BALTIMORE (AP) — The defense rested Monday in a federal stun-gun death trial after an expert witness testified the victim was actively resisting arrest while lying face-down and unresponsive but still breathing after being shocked the first time.
The man’s parents, Jeffrey Gray and Tanya Thomas, both of Frederick, are seeking $145 million in damages for what they claim was former Frederick County Sheriff’s Cpl. Rudy Torres’ use of excessive force against their 20-year-old son in November 2007. U.S. District Judge William D. Quarles Jr. scheduled closing arguments for Tuesday.
Jarrel Gray’s death and eight others in Maryland linked to stun guns led the state attorney general’s office in 2009 to recommend more stringent training on the use of electric stun guns.
On Monday, police policy expert Robert F. Thomas Jr. told the jury that Torres correctly delivered a second jolt because he didn’t know if Gray was still conscious. Because Gray’s hands weren’t visible, Torres didn’t know if he was concealing a weapon, Thomas said.
Plaintiffs’ attorney Gregory Lattimer, seemingly incredulous, then asked Thomas: “Are you saying it’s OK to taser an unconscious individual?”
After failing twice to give a yes-or-no response, Thomas said he couldn’t answer the question simply.
“It depends,” he said, upon Torres’ perception of the situation.
In November 2007, Torres, now retired from the sheriff’s office and working as a Fairfax County, Va., dispatcher, responded alone to a reported outdoor fight in a subdivision near Frederick.
The other alleged combatant and a third young man complied with Torres’ orders to lie down and show their hands. Gray, who was drunk, remained standing with his hands tucked in the front of his pants, according to Torres. Torres then fired his stun gun and Gray fell face-first with his hands beneath him, Torres testified. No weapon was found.
Gray’s cousin Jerame Duvall, with whom Gray had been tussling, claimed in a deposition that Gray was trying to get down when Gray fired. He also claimed that Gray’s hands were at his sides when he fell.
Another deputy arrived at around the time Torres delivered the second shock less than 30 seconds later, according to testimony.
Thomas, a Charlotte, N.C., attorney specializing in police policies and procedures, said it would have been too risky for Torres to approach Gray with handcuffs.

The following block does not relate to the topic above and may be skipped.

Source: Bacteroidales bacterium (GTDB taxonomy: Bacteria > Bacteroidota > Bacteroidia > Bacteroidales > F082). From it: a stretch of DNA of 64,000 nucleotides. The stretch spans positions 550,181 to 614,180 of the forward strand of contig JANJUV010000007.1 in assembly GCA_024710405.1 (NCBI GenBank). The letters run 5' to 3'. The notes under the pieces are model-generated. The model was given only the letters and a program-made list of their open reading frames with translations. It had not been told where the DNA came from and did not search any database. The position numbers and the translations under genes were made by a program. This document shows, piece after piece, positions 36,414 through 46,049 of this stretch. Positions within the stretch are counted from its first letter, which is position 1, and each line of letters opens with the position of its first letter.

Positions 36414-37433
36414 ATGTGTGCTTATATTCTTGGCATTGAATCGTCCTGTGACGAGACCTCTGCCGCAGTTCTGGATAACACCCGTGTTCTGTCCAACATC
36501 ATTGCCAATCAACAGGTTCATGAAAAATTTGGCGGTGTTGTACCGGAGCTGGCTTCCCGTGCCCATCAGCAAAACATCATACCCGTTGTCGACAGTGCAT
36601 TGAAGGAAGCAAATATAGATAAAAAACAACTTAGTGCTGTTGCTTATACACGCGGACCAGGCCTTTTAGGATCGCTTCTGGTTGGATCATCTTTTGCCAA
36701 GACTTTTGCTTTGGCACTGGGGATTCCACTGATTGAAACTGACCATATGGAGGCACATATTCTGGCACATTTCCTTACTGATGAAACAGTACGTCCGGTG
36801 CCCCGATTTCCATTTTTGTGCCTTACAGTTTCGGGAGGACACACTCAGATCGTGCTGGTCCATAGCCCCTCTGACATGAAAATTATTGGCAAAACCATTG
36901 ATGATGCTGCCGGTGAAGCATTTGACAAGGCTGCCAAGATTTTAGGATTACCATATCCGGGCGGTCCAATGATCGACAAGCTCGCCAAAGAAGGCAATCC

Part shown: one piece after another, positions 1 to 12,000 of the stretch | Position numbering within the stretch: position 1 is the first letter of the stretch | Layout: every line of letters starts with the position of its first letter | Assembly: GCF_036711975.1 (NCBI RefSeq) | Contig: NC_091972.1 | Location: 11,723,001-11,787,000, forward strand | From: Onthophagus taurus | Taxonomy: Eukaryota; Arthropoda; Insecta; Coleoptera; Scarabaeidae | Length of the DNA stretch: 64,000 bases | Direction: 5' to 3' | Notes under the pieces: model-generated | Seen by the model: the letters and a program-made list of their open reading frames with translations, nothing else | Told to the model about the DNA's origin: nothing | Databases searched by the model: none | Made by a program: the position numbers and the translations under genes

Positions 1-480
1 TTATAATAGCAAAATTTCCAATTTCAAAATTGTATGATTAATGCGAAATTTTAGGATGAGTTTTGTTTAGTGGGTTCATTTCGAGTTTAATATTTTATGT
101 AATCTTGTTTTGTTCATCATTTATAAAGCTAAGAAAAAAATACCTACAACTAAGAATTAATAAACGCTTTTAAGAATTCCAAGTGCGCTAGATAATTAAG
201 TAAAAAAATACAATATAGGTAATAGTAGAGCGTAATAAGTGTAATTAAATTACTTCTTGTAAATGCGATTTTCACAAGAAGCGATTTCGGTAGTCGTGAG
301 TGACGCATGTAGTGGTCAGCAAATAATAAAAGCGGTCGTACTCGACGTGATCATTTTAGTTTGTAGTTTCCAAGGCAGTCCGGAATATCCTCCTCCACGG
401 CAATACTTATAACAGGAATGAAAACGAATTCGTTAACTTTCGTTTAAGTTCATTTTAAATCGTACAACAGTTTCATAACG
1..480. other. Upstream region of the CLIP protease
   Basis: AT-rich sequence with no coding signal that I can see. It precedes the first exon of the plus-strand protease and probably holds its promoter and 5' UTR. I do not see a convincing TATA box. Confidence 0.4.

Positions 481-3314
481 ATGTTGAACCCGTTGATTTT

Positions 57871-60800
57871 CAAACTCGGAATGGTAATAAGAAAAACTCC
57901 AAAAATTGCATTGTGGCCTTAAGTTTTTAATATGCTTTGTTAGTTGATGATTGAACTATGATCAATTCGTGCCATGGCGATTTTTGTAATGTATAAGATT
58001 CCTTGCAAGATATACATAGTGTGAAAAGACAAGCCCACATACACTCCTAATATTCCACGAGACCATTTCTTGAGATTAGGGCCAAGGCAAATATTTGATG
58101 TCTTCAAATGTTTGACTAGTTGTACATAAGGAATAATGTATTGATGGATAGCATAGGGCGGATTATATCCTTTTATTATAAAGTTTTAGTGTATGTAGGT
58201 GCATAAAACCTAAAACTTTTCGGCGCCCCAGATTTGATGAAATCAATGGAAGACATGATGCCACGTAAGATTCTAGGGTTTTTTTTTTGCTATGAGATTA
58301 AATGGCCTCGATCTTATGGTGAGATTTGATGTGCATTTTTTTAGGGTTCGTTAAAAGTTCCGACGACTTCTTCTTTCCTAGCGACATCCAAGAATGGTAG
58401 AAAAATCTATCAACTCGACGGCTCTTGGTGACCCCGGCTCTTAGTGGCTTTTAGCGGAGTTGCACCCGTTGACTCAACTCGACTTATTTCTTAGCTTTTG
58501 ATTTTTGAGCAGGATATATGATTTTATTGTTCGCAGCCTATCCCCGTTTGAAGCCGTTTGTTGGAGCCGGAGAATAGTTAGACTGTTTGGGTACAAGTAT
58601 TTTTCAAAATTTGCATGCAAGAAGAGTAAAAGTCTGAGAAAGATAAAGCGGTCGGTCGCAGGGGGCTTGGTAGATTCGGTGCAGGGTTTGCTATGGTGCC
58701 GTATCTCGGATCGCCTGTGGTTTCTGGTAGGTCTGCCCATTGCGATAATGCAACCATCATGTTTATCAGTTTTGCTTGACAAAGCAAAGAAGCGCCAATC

“The entire course of action, in my judgment, was wise and prudent” and consistent with law-enforcement practices across the United States, he said.
The plaintiffs’ expert witness, former Boca Raton, Fla., police chief Andrew Scott, testified last week that Torres wasn’t justified in shocking Gray. He said Gray was exhibiting passive resistance and wasn’t an immediate threat.
The state medical examiner’s office concluded Gray’s was a “sudden death associated with restraint and alcohol intoxication.”
The only method of restraint mentioned in the autopsy report was the stun gun but the medical examiner didn’t specifically identify it as a contributing factor. The cause of death — such as homicide, suicide, or accidental — was undetermined.
Last year, the U.S. Justice Department advised police officers using stun guns to avoid shooting suspects multiple times or for prolonged periods to reduce the risk of potential injury or death. The report stemmed from a study of nearly 300 cases in which people died from 1999 to 2005 after police shot them with stun guns. It found that most of the deaths were caused by underlying health problems and other issues. Of those cases, the experts examined 22 in which the use of stun guns was listed as an official cause of death.
Gray’s parents also sued the Frederick County Sheriff’s Office and Frederick County, but those defendants were separated from the case against Torres. Any claims against them will be decided after this trial.
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